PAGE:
Written By:Adam H. Rosenblum
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Most people are aware that not being fully clothed in public is against the law. It might seem, however, that at a nude beach charges of indecency and public lewdness shouldn’t apply. Still, for sunbathers at Gunnison Beach in Sandy Hook—New Jersey’s only nude beach—it most certainly does.
While being naked is permitted at Gunnison, not all nudity-related activities are. Law enforcement aggressively monitors activities at Gunnison to ensure they remain beach-appropriate. Park Rangers are quick to drop in on those who get overly excited or forget that they are in a public place. Unfortunately, over-eager rangers can also cite people for what is ultimately innocent behavior.
What Is Lewdness at a Nude Beach?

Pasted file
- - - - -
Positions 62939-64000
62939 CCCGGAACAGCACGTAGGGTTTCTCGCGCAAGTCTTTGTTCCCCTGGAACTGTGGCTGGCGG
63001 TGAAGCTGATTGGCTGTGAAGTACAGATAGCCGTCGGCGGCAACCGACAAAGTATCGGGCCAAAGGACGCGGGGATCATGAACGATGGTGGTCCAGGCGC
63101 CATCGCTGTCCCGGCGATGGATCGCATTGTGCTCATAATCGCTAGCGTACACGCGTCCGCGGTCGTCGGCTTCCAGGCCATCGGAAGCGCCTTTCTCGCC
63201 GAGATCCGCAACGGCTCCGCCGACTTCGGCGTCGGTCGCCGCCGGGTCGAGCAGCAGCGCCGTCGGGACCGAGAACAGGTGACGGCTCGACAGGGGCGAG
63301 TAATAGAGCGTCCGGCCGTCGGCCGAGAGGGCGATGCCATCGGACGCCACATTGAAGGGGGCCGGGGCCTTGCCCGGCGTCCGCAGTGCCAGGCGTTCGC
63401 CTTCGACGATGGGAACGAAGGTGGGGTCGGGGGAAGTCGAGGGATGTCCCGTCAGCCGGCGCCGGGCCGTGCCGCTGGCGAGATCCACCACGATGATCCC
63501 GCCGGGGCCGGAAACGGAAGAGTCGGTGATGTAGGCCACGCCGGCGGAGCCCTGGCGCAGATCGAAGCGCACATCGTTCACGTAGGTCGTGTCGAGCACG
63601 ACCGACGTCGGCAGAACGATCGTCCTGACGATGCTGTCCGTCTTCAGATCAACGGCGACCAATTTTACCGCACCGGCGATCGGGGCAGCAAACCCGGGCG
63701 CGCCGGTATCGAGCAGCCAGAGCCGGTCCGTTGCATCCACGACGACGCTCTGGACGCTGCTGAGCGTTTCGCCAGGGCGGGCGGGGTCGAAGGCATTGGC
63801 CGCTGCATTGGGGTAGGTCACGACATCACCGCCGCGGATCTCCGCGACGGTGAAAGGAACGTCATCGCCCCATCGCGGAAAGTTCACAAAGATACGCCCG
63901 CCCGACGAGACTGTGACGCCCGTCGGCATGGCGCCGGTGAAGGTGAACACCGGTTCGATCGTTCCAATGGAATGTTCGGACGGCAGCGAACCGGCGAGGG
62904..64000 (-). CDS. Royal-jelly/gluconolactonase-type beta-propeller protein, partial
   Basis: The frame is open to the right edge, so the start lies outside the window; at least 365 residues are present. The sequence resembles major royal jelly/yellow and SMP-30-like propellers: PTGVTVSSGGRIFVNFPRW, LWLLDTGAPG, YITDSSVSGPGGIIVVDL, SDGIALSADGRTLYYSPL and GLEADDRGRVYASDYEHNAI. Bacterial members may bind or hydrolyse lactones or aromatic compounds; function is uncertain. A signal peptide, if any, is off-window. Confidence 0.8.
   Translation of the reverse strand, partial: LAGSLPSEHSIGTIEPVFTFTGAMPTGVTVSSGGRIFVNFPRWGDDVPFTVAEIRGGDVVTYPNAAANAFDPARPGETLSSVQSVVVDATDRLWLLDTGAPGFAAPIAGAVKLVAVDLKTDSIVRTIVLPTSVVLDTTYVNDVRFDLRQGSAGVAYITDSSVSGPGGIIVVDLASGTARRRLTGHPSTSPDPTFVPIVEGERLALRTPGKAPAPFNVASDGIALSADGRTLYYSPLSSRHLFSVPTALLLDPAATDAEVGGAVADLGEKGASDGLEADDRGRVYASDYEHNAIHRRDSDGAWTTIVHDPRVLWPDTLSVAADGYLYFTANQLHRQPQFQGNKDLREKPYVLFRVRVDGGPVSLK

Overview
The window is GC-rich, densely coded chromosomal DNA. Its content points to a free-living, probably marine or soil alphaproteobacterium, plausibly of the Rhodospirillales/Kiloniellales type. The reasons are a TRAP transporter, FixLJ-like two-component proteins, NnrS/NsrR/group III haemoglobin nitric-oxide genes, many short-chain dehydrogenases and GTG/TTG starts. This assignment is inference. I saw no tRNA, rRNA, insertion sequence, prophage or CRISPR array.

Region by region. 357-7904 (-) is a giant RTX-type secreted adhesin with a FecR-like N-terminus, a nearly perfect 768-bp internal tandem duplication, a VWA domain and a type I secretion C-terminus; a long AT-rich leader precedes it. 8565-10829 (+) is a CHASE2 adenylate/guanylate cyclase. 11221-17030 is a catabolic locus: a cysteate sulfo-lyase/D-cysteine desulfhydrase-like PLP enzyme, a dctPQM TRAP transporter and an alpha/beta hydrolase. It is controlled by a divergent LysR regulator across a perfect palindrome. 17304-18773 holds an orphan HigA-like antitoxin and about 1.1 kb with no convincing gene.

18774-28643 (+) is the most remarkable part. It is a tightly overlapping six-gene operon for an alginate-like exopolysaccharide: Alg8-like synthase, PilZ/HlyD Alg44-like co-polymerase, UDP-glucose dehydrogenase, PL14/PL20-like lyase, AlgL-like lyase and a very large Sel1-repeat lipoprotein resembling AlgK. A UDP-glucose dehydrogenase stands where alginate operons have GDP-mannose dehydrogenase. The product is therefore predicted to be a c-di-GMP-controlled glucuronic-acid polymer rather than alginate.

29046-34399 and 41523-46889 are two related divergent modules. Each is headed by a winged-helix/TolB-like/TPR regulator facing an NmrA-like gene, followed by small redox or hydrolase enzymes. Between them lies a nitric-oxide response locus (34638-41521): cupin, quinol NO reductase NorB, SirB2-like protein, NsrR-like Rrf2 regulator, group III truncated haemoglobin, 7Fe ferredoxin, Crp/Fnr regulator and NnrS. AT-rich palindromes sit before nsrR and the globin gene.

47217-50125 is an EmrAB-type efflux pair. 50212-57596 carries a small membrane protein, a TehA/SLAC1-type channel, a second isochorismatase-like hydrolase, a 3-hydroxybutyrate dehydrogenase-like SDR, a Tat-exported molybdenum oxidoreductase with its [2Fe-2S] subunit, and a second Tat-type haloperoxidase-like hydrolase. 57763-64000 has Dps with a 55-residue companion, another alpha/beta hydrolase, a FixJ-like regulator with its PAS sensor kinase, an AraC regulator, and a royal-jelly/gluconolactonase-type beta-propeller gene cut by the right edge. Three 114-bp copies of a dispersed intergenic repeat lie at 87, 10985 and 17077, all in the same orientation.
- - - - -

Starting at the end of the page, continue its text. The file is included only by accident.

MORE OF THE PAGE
While it is perfectly permissible at Gunnison to be fully naked—including with exposed genitals—any kind of sexual activity at the beach is a violation of the law. This includes, but is not limited to, masturbation, sexual contact with another person, and intercourse.
Gunnison Beach is part of the Gateway National Recreation Area, which makes it federal property. As such, rather than be charged with a disorderly persons offense under state law, a person accused of public lewdness will face federal charges.
The Code of Federal Regulations Section 36 CFR 7.29(c) declares that a person is guilty of public lewdness “when he intentionally exposes the private and intimate parts of his body in a lewd manner or commits any other lewd act (a) in a public place, or (b) in private premises under circumstances in which he may readily be observed from either a public place or from other private premises, and with intent that he be so observed.”
So while Gunnison relaxes the intentional exposure aspect, a person can still be charged if he/she performs a “lewd act” that can be “readily observed.”
Penalties and Fines